These are just a few stories from activists at the Ghouta Media Center in Eastern Ghouta, a rebel-held enclave outside Damascus that has been besieged by the Syrian regime for years.
At least 260 people were killed and 500 injured in a dramatic uptick in the bombardment this week, the Syrian American Medical Society (SAMS) said Wednesday. Other reports put the death toll above 300.
Nearly 400,000 people remain trapped in Eastern Ghouta, many of them in desperate need of humanitarian aid. As bombing has intensified in recent days, families have retreated underground, to makeshift shelters and remaining hospitals.
But without basic medical supplies, limited food and water, they're running out of options.
Born into this: Incubators underground
Mohammad and Ammar were born in besieged Eastern Ghouta -- their first cries drowned out by the roar of planes overhead, and punctuated by ceaseless explosions.
Their father, Nabil Al Ashkar, reads through his sons' medical records. Born premature, the babies were in the last remaining facility with incubators, according to the Ghouta Media Center. The facility has had to go underground because so many hospitals have been targeted.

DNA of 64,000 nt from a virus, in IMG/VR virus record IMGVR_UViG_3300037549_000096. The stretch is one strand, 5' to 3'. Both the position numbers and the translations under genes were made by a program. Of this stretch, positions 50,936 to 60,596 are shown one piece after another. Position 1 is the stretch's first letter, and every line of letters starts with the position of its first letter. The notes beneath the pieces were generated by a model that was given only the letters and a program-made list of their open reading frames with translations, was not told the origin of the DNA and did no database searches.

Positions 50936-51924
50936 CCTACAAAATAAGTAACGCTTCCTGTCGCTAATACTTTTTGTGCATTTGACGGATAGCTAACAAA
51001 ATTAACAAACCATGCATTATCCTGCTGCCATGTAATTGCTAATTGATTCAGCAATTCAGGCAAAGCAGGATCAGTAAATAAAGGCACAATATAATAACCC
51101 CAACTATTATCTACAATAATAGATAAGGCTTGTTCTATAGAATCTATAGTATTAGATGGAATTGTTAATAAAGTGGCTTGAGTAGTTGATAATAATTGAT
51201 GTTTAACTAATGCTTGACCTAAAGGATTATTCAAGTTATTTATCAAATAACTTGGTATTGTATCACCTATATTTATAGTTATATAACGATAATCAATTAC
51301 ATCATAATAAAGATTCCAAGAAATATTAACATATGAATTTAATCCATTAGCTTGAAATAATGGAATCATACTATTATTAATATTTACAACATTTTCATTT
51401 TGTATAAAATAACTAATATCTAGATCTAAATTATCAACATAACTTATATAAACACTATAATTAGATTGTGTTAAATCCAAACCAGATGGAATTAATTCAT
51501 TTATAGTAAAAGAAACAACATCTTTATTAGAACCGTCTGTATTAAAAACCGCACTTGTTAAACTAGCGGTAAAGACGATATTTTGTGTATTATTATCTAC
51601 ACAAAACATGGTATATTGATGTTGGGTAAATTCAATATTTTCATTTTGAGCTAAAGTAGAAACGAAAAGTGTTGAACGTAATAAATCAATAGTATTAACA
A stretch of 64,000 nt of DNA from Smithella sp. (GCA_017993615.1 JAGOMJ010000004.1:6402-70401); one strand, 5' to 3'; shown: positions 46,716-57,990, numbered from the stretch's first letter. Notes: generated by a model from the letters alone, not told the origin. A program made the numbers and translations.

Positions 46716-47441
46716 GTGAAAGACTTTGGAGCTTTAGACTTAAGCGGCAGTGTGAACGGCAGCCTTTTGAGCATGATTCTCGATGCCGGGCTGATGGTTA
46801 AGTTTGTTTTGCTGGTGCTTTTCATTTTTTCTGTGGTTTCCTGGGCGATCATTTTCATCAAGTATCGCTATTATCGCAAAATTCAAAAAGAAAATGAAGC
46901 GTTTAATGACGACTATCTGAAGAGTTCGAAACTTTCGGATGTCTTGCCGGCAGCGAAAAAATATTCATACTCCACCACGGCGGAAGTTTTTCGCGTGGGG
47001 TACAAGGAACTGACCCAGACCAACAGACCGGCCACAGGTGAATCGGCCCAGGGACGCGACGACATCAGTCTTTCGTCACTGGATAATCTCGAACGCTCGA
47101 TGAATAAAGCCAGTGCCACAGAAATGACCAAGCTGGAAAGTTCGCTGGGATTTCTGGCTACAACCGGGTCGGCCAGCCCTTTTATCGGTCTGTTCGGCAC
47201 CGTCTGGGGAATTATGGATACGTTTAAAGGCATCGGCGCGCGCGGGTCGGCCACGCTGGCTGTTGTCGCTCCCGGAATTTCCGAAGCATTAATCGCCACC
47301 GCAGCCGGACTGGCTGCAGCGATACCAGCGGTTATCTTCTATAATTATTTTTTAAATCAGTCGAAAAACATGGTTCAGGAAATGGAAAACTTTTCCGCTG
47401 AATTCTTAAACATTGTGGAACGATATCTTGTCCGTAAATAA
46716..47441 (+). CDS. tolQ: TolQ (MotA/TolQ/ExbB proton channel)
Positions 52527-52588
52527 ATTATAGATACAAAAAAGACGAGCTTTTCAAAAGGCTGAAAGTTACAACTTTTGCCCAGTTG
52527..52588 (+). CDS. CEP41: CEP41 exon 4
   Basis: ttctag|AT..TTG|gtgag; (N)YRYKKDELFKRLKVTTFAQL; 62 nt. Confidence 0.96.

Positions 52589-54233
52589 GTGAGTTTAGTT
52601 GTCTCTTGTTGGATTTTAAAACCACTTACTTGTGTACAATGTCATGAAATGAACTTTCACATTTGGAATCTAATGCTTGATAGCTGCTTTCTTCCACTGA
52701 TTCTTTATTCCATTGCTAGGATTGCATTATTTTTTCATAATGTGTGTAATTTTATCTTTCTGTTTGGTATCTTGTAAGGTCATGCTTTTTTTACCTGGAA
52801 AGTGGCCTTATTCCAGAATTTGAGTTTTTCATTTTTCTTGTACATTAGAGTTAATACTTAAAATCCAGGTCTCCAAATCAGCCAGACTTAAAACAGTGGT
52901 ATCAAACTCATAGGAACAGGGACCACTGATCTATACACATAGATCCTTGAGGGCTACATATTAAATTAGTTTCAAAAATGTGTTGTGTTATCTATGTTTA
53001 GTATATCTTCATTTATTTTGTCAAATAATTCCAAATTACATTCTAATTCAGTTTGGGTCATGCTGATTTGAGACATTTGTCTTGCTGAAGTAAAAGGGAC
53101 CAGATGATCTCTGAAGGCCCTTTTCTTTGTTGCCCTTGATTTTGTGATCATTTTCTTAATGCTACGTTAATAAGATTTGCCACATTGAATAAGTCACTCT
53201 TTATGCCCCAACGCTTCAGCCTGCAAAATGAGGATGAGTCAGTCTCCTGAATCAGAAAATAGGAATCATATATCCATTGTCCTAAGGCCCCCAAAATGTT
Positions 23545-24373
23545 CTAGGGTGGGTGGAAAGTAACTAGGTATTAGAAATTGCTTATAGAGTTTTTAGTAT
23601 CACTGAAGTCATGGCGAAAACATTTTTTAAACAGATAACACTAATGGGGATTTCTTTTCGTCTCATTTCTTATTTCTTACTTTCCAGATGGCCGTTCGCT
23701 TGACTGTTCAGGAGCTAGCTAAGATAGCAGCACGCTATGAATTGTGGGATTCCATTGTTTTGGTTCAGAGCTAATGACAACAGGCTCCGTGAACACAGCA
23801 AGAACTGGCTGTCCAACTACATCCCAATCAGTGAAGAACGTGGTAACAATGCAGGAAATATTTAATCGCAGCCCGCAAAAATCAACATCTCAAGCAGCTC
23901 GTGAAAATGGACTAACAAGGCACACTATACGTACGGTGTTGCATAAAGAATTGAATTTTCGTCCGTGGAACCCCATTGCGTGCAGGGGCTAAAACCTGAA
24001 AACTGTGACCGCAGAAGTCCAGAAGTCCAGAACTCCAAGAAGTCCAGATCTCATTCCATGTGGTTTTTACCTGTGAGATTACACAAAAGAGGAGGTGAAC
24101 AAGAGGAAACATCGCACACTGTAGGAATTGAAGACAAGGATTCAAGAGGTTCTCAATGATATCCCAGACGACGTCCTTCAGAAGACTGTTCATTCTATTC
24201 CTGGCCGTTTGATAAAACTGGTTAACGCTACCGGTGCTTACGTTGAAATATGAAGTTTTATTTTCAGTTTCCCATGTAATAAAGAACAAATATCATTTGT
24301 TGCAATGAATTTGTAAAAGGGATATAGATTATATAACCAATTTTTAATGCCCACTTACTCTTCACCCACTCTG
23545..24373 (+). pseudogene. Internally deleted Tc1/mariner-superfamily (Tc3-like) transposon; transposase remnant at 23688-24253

The boys' growth has slowed since they were removed from the incubators to make way for other babies. "We have only eight incubators and one intensive care room. Sometimes we put children on chairs," said nurse Reem Abu Ahmad.
"There is so much pressure. Every day more kids are arriving... but they are barely surviving," Abu Ahmad said.
Dying wish: A full stomach
Maya is stuck in Eastern Ghouta, watching as her two handicapped children go hungry. The price of staple foods, like bread, means even basic supplies are out of reach.
Unable to feed her family, and waiting for an end she says seems inevitable, Maya has one wish: that when death comes for them, they have the comfort of a full stomach.
"I am most afraid of hunger because that is what is making my kids sick right now... the airstrikes are second. God knows what will happen next. I am really afraid for my children. My only wish is for them to have what they need," Maya said.
Her eldest, 11, picks through trash to find plastic to burn for warmth.
"I have nothing to give my children," Sami, their father, said.
Waiting to die: Ghouta's chronically ill
Death has become a routine matter amid endless airstrikes.
But sudden death isn't what is on Dr. Wassem Mohammad's mind. It's the slow wasting away of her patients as supplies have been drained and not replaced.
"I have 1,288 patients, 37 have died due to a lack of medicine already. All of my patients are under danger," said Mohammad, the last remaining oncologist in rebel-held Eastern Ghouta.
When a young boy diagnosed with lymphoma came into the medical facility for treatment, Mohammad had nothing to give him. None of the medicine is left.
"They will all die, one by one, unless the siege ends," she said.